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SpectraMedi rides the medical-transcription wave

By Adam Rombel Journal Staff
September 3, 2004

SYRACUSE — The days when doctors and other medical professionals would use hand-written notes to record and convey information about patients’ health are rapidly fading away. Spectrum Software Solutions, Inc., through its SpectraMedi unit, is a fast-growing Syracuse based company that’s taking advantage of the trend toward utilizing hightech, medical-transcription services.

Medical transcription involves converting medical records dictated by doctors and others into data that can be sent to a transcriber anywhere in the world, who then types it up. The material transcribed includes patient history and physical reports, clinic and office notes, operative reports, discharge summaries, letters, psychiatric evaluations, laboratory reports, X-ray results, pathology reports, and other medical records. These transcribed records are used for archives, reference, or for legal proof of medical advice.

Medical transcription has become more sophisticated over the years, graduating from the use of simple tape-recorders to various hand-held recorders such as the Pocket PC and the Olympus digital recorder, as well as advanced phone-in systems.

Frank and Ancy Kunnumpurath, natives of India, founded Spectrum Software Solutions in 1997 and the SpectraMedi divisionin 1999. By the end of its first year, SpectraMedi generated about $100,000 in sales. This year, SpectraMedi expects to reach $3 million in revenue and more than $100,000 in profit, which was last year’s total.

“We’ve seen tremendous, exponential growth,” says, Frank Kunnumpurath, co-owner of the company, along with his wife.

SpectraMedi’s customers include specialty medical practices, family doctors, and hospital departments. Central New York clients include: Internist Associates of CNY, CNY Family Care, Colon Rectal Associates of CNY, Family Medicine Services Group, Loretto Health & Rehabilitation CTR, Orthopedic Medical Service Group, the Onondaga County Health Department’s Bureau of Disease Control, Oswego County Opportunities, and Vivian Teal Howard Health Center. But 95 percent of its customers are outside the Syracuse area, Kunnumpurath says.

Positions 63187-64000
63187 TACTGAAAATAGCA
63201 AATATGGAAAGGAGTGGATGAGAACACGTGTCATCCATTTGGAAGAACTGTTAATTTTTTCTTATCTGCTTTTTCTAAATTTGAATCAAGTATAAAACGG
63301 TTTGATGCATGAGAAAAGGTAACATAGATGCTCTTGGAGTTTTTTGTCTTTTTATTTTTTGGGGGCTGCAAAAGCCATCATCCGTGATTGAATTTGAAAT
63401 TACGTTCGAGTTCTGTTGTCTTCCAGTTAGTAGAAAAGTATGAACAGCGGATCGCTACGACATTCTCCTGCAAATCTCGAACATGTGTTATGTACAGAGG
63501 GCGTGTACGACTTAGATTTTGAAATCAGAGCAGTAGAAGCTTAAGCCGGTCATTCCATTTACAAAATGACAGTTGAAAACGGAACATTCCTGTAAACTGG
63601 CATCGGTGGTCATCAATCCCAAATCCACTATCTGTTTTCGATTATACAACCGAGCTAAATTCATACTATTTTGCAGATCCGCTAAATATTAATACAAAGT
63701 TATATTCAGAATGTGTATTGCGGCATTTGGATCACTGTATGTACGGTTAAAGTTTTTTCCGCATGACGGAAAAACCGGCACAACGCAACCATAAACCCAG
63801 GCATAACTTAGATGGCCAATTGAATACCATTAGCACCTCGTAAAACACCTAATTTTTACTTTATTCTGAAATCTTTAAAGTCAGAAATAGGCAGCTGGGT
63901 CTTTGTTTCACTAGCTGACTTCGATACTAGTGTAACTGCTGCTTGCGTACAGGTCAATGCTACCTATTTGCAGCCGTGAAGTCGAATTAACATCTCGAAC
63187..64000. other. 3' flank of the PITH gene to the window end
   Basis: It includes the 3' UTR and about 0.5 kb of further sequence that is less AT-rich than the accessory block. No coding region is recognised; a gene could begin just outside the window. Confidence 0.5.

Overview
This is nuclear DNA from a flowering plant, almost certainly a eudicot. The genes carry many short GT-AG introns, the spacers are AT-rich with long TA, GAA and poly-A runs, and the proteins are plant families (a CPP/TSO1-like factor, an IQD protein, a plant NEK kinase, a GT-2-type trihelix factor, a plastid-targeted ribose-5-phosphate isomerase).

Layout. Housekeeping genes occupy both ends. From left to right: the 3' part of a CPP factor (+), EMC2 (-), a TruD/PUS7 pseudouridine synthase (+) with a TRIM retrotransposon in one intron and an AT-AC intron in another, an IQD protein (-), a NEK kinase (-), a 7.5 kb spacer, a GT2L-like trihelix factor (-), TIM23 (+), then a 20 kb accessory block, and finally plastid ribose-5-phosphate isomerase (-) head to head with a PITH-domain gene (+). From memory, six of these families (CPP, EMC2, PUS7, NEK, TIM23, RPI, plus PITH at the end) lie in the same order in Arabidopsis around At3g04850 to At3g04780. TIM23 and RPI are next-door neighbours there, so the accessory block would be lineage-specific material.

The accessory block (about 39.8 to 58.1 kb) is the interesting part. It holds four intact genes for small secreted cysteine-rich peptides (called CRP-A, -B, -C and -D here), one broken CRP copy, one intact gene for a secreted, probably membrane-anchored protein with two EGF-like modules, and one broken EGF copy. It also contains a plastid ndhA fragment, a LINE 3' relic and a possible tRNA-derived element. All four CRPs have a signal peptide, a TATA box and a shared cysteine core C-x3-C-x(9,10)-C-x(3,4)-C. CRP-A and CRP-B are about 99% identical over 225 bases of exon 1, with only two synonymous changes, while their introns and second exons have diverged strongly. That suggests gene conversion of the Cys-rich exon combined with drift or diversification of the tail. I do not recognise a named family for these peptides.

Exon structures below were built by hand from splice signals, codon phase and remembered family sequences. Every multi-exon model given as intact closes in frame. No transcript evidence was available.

SpectraMedi has three offices: one at 6562 Ridings Road in the Town of Salina and wo in Kerala, India. The company employs more than 300 people, with most of those in India, says Thomas E. Flynn, a vice president with SpectraMedi’s parent company. SpectraMedi has 30 full-time employees in the U.S., seven of whom are in Central New York, he adds. The rest are spread across the U.S. and Canada, working from their homes.

They’ve been busy. In the first six months of this year, SpectraMedi’s workers transcribed about 15-million lines of medical dictation.

About 90 percent of SpectraMedi’s revenue comes from transcription services while 10 percent results from selling software and technology services. The new flagship software product for the latter is Speech2Print, a dictation and transcription- management solution, which came to market last January.

SpectraMedi recently installed the Speech2Print system at a radiology practice in NewHampshire. “The system allows the radiologists to review the typed-up transcriptions, electronically sign them, and print them from anywhere,” explains Kunnumpurath. “The report can then be faxed to the referring doctor’s office without any manual intervention.”

SpectraMedi plans on creating a new division for the Speech2Print business and on hiring more technical-support and sales staff to boost sales, Kunnumpurath, says, without providing a target or goal. The company will also seek outside investors to help financethis division, he says.

The company will also continue to hire more transcribers. SpectraMedi may also begin offering franchises to owners of small medical-transcription companies, Kunnumpurath says. The selling point would be that SpectraMedi can offer these owners medical benefits, vacation time, and its technical and staff resources, he says. SpectraMedi, in turn, would obtain experienced, quality transcription staffers, who are exceedingly difficult to find, he explains.